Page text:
Volkswagen Raided Again Over Diesel Emissions Scandal

Matt Posky
by Matt Posky
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volkswagen raided again over diesel emissions scandal

German prosecutors raided Volkswagen’s Wolfsburg headquarters on Tuesday, continuing their prolonged quest to bust the automaker over a diesel emission scandal that has been more or less settled in the United States since 2017.

Germany must want to do an incredibly thorough job of investigating the automaker — it’s difficult to imagine raiding the same offices over and over being all that fun, especially after VW formally confessed its malfeasance in other parts of the world. However, according to Reuters, prosecutors might be looking for something different this time around. Volkswagen has said it is still cooperating with authorities, but described its latest surprise encounter with them as unfounded.

From Reuters:

Volkswagen said the raids were linked to an investigation into diesel cars with engine type EA 288, a successor model to the EA 189 which was at the heart of the test cheating scandal.

The carmaker said it had itself disclosed the issue at the center of the new investigation — which is targeting individual employees — to the relevant registration authorities.

In simulations, vehicles with the EA 288 engine did not indicate a failure of the diesel filter, while still complying with emissions limits, Volkswagen said, adding the engine did not have an illegal defeat device.

Considering the scope of the company’s diesel-related screw-up, we don’t want to give them the benefit of the doubt. VW’s story changes all the time depending on which country you’re in. The automaker recently told a British courtroom overseeing a civil suit that the defeat device designed to fool regulators — installed in millions of vehicles — was actually software intended to update cars to be compliant with EU emission laws, not to breach testing protocols.

But Germany has really been dragging its feet on this. Many have criticized the country for being soft on the automaker, though the real issue seems to be how slowly it’s moving. Action is still being taken, just at a snail’s pace. German prosecutors have been eyeballing (and raiding) high-ranking executives that fled the company after the company was exposed for ages — charging some with acts that could require some real jail time.

Former VW head Martin Winterkorn was charged with fraud in April, an accusation that could end in a ten-year sentence if he’s convicted. Still, he’s far from the only VW Group staffer under the microscope of justice; the latest raid saw prosecutors leaving with more corporate documents that could serve as ammunition in the courtroom.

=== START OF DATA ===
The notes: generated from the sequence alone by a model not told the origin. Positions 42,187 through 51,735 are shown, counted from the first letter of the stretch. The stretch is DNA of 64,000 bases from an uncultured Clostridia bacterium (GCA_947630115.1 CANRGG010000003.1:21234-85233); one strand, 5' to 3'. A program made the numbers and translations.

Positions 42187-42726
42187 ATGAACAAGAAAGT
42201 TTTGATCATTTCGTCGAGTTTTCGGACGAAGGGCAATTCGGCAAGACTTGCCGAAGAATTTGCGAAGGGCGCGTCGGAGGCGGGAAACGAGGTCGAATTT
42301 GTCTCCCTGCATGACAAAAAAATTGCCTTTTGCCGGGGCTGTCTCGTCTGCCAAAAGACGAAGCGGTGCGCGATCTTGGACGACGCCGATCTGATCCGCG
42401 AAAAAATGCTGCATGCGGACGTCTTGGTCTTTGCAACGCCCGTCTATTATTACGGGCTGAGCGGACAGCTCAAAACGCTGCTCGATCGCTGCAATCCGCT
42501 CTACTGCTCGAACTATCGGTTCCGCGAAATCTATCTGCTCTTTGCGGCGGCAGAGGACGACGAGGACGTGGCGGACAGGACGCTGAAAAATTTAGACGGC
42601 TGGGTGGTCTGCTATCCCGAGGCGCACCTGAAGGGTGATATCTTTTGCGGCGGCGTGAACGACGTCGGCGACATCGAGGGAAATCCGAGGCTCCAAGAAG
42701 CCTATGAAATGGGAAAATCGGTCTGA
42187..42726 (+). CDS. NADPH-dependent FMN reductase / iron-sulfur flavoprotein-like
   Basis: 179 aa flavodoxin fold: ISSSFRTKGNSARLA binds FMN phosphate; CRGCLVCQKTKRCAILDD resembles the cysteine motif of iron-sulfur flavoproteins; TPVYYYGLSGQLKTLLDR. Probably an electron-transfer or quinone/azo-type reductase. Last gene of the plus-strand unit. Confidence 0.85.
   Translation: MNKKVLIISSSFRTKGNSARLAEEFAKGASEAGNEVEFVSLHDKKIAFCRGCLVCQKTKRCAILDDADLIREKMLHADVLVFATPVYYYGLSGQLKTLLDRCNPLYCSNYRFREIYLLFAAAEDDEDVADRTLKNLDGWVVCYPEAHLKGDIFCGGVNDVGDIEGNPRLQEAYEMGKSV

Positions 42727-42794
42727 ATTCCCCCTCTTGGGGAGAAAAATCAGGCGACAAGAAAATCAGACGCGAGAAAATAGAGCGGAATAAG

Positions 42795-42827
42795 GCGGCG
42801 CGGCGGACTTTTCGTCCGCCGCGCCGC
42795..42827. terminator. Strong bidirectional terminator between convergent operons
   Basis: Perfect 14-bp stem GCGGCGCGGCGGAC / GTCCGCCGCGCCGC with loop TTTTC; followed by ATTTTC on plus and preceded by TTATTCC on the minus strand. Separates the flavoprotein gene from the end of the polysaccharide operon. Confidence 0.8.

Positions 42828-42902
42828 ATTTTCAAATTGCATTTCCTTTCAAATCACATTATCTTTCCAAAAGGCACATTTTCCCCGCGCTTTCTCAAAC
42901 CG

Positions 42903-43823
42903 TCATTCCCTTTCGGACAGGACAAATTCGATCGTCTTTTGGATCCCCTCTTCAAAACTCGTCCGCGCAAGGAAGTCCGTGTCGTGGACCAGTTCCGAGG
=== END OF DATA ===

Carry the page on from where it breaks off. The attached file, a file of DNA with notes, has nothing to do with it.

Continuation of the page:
[Image: U.J. Alexander/Shutterstock]

Matt Posky
Matt Posky

Consumer advocate tracking industry trends, regulation, and the bitter-sweet nature of modern automotive tech. Research focused and gut driven.

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  • Conundrum Conundrum on Dec 04, 2019

    The EA288 was the new diesel just introduced into the US for the 2015 model year. My memory, which may be faulty, recalls that few of these were actually sold in the US and sat at dockside awaiting late EPA approval even before the big scandal began in September that year. But they were found to be fiddled with as well. The series were being sold in Europe though for some time. VW can't keep its story straight between countries, as you say. Must be some nefarious advantage to it for VW because the EU is governed by one type approval standard, so why they should hand out different excuses in different countries in that Union is beyond my ken. If it's been found to be bad in one place, it's bad everywhere. Remember the $1.29 intake airflow straightener that cured all ills that Europeans were offered as the cure for all ills just after the begining of the scandal? Well, that was a piece of arcane BS if there ever was one, I must say. What an outfit.

  • ToddAtlasF1 ToddAtlasF1 on Dec 04, 2019

    Angela Merkel said that Germany must oppose strong speech or they will lose their free society. Either she doesn't know what words mean, or she is a typical Marxist lying to end freedom. If you want to force everyone into trying to replace the cars of 2019 with the cars of 1905, you're going to have to break a few eggs.

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  • Kwik_Shift I definitely like the looks of the newest 300s over the Chargers.
  • SCE to AUX "Should car companies shack up with tech giants in order to produce legible infotainment systems and the like? Or should they go it alone?"Great question(s).The River Rouge days are gone, where Ford produced whole cars out of raw materials entering the plant at the other end. Nearly everything is outsourced these days - sometimes well, sometimes disastrously.But the problem with infotainment systems is that they are integrated with the car's operation. VW has delayed entire products for issues with infotainment.For me, the question boils down to a contractual arrangement - who owns and maintains the code forever? Since more and more of the car's function is tied to the infotainment system, I'd argue that the car mfr needs to own it - especially the larger ones.Do mfrs really want to share intellectual property with Huawei just to fast-track some code they've managed themselves in the past?
  • Kwi65728132 I always did like the styling of the 300C and it was on my short list for a new (to me) rear wheel drive, naturally aspirated V8 luxury sedan but I found a Hyundai Equus that was better optioned than any 300C I could find and for several grand less.